Cite as: 536 U. S. 516 (2002)
Opinion of the Court
ments in restraint of trade, monopolization, and attempts to monopolize. 246 F. 3d, at 622. The District Court dismissed the amended complaint, however, because it realleged claims that had already been decided. Id., at 622-623. The District Court also dismissed the plaintiffs' claim regarding the unions' state court lawsuit since the plaintiffs had no evidence that the suit was not reasonably based and because two unions that the plaintiffs sued were never parties to that state court action. Id., at 623.
The plaintiffs filed a second amended complaint. It included their remaining claims but again realleged claims that had already been decided. Ibid.; App. 32-33. The District Court dismissed the decided claims and imposed sanctions on the plaintiffs under Federal Rule of Civil Procedure 11. 246 F. 3d, at 623. At that point, the mill operator dismissed its remaining claims with prejudice. Ibid. The District Court then granted summary judgment to the unions on petitioner's antitrust claim once petitioner was unable to show the unions had formed a combination with nonlabor entities for an illegitimate purpose. Ibid. Petitioner dismissed its remaining claims and appealed. Id., at 623-624.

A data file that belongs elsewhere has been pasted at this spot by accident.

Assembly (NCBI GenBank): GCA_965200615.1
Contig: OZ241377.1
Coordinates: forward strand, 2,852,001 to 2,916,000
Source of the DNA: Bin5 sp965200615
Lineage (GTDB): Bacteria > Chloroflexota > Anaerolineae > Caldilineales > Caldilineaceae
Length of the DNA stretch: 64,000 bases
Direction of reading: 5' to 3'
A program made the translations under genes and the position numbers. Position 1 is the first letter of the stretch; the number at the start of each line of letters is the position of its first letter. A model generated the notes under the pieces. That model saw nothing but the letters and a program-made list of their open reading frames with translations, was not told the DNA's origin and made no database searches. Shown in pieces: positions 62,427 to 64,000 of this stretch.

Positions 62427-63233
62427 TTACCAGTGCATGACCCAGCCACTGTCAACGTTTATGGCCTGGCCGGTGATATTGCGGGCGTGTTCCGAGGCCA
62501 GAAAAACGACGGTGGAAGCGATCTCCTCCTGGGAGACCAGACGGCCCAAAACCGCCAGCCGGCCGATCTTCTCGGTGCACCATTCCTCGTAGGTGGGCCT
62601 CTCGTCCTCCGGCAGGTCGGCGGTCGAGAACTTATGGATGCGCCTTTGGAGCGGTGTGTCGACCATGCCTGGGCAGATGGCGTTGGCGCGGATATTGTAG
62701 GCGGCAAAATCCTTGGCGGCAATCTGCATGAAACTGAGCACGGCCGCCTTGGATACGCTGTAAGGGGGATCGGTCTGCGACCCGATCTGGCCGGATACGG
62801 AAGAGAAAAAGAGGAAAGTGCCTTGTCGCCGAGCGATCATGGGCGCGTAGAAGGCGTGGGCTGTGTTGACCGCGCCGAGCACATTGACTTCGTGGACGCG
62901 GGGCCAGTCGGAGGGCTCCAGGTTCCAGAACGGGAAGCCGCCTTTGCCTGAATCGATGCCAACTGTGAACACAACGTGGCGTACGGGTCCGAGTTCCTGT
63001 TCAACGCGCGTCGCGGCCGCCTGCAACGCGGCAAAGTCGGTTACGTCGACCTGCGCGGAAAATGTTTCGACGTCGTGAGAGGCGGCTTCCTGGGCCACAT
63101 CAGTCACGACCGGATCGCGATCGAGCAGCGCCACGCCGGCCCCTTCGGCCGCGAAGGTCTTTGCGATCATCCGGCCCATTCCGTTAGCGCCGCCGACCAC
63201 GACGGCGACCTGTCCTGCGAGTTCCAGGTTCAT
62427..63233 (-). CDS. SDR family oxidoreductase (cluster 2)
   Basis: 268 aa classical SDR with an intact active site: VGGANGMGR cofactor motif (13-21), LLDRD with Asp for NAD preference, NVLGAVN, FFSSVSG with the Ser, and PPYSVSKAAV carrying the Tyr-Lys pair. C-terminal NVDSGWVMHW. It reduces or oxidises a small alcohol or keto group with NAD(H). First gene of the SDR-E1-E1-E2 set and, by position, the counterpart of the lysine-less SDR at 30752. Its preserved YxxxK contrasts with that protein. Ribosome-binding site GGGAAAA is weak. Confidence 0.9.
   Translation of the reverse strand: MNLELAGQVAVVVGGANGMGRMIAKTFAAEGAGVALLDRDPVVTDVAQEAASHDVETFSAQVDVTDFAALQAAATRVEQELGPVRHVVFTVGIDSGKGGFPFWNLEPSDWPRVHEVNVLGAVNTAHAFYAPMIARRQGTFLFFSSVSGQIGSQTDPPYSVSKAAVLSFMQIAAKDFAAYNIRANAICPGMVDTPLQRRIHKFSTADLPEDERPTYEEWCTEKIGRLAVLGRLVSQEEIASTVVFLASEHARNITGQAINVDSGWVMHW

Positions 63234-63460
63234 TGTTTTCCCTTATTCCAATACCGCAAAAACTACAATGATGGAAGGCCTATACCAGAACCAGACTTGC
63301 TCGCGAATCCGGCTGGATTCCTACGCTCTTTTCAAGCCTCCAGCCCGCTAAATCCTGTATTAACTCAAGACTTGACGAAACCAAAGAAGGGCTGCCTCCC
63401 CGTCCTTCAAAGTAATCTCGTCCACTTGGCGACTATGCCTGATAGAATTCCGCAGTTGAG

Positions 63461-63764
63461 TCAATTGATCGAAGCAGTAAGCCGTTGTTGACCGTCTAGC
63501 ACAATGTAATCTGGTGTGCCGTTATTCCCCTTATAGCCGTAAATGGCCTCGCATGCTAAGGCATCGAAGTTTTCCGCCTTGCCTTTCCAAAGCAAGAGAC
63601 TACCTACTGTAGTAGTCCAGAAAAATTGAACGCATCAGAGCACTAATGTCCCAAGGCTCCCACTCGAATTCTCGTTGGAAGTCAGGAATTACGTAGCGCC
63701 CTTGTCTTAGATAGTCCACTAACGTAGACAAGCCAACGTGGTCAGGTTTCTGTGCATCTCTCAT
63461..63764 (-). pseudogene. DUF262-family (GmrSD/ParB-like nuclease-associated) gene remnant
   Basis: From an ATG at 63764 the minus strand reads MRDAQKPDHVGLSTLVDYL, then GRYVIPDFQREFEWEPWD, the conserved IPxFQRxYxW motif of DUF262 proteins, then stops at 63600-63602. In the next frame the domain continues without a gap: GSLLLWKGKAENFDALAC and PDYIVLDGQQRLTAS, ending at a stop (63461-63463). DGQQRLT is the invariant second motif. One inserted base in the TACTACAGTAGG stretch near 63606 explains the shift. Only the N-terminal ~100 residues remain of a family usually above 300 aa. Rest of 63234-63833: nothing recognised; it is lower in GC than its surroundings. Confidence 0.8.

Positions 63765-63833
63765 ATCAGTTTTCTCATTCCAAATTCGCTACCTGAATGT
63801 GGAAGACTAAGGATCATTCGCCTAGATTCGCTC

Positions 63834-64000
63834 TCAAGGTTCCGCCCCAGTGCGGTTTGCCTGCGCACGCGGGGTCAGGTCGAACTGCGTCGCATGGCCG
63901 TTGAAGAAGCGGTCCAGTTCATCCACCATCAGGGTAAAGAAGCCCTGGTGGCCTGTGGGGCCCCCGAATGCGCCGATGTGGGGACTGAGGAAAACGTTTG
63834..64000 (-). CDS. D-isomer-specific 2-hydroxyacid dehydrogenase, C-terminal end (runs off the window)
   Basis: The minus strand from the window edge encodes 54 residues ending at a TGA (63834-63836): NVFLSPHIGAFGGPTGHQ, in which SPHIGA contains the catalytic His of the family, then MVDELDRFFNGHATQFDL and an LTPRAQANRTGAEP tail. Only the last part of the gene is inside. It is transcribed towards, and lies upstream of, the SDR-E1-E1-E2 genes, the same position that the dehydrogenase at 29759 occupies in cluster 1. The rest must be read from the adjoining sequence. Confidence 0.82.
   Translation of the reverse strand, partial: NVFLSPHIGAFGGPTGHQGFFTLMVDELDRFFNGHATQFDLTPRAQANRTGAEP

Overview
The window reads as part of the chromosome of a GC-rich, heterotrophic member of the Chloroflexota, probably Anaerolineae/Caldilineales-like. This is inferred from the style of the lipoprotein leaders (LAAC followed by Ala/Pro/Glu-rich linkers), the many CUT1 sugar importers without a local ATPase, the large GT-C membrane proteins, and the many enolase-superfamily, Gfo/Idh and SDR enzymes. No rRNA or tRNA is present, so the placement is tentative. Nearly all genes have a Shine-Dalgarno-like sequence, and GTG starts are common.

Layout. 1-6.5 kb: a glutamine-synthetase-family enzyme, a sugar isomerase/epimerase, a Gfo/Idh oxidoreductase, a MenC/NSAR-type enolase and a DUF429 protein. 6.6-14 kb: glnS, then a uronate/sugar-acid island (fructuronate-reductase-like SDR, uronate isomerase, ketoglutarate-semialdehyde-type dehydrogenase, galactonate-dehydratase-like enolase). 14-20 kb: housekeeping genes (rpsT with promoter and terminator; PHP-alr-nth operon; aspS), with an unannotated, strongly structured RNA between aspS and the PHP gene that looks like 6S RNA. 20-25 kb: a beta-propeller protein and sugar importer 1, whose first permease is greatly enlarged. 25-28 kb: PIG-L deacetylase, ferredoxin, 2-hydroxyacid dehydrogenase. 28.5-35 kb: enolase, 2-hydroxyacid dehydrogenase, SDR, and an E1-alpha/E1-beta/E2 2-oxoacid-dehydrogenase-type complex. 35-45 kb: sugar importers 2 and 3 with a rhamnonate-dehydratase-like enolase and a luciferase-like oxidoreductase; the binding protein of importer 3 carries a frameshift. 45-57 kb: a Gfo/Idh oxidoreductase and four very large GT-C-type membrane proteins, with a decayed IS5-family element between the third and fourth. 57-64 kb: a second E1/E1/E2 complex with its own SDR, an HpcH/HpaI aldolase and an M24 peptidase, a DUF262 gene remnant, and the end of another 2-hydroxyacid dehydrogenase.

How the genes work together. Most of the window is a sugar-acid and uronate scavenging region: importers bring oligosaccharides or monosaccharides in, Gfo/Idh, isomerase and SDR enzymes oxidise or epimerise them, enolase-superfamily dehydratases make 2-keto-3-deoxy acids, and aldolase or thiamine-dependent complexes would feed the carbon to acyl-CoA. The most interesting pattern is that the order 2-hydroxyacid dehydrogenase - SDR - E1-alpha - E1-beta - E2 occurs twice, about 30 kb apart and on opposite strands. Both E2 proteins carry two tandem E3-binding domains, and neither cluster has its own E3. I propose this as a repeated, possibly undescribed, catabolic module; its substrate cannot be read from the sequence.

The United States Court of Appeals for the Ninth Circuit affirmed the dismissal of petitioner's antitrust claim. It held that the District Court erred in requiring petitioner to prove that the unions combined with nonlabor entities for an illegitimate purpose, but found the error harmless since the unions had antitrust immunity when lobbying officials or petitioning courts and agencies, unless the activity was a sham. USS-POSCO Industries v. Contra Costa County Bldg. & Const. Trades Council, AFL-CIO, 31 F. 3d 800, 810 (CA9 1994). Petitioner did not argue that the unions' litigation activity had been objectively baseless, but maintained that "the unions [had] engaged in a pattern of automatic petitioning of governmental bodies . . . without regard to . . . the merits of said petitions." Ibid. (internal quotation marks omitted; emphasis added). The Ninth Circuit allowed that
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